This is the kind of language which it becomes man to address to God. And whether we thus submit ourselves to Him or not, He will not submit his ways and will to our presumptuous scrutiny; He will not fail to rule and govern all, as He best knows to be both just and good. Let us therefore stay our minds on Him, and He will keep us in perfect peace. See Is. 26. 3. Let us hold fast to the conviction, that whatsoever God does or orders in heaven and in earth, must be right, that every doctrine and commandment of his word must be wise, and holy, gracious and good. We shall then have no complaint to make, no murmurs to repress. And whether it be from the world, the flesh, or the devil, that temptation besets us, and endangers the peace and prosperity of the soul, we shall be able still to say of God, with thankfulness, "When he giveth quietness, who then can make trouble?"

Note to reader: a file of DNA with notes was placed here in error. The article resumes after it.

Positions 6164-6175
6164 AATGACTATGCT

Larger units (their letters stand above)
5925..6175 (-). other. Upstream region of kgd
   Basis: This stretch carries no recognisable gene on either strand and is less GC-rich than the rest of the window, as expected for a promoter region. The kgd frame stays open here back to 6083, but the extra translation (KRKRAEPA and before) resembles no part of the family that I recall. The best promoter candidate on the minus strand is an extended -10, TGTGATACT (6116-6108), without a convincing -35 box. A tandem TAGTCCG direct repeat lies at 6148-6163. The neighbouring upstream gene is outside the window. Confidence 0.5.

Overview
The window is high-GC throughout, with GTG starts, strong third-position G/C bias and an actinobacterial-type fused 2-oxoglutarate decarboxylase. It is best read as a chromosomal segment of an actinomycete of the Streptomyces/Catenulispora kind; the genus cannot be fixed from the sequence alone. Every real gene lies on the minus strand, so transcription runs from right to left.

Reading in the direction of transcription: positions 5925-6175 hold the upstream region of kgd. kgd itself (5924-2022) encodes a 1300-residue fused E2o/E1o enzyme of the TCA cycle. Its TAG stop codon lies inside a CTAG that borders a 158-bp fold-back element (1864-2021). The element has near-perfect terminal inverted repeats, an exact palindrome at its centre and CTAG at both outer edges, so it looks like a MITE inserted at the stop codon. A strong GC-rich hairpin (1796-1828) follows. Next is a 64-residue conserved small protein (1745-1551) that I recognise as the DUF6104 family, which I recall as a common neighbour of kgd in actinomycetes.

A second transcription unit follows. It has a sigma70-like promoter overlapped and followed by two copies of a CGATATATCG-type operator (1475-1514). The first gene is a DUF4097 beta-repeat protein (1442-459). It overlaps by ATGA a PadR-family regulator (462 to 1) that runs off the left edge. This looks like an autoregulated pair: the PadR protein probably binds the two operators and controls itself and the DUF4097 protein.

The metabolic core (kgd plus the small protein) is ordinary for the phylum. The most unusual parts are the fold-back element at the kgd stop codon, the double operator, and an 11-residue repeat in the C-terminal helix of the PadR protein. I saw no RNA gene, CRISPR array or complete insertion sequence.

Elihu insisteth on the irreverence of Job's words.

1 Elihu spake moreover, and said,

2 Thinkest thou this to be right, that thou saidst, My righteousness is more than God's? 3 For thou saidst, What advantage will it be unto thee? and, What profit shall I have, if I be cleansed from my sin?

4 I will answer thee, and thy companions with thee.

5 Look unto the heavens, and see; and behold the clouds which are higher than thou.

6 If thou sinnest, what doest thou against him? or if thy transgressions be multiplied, what doest thou unto him?

7 If thou be righteous, what givest thou him? or what receiveth he of thine hand?

8 Thy wickedness may hurt a man as thou art; and thy righteousness may profit the son of

man.

9 By reason of the multitude of oppressions they make the

oppressed to cry: they cry out by reason of the arm of the mighty.

10 But none saith, Where is God my maker, who giveth songs in the night;

11 Who teacheth us more than the beasts of the earth, and maketh us wiser than the fowls of heaven?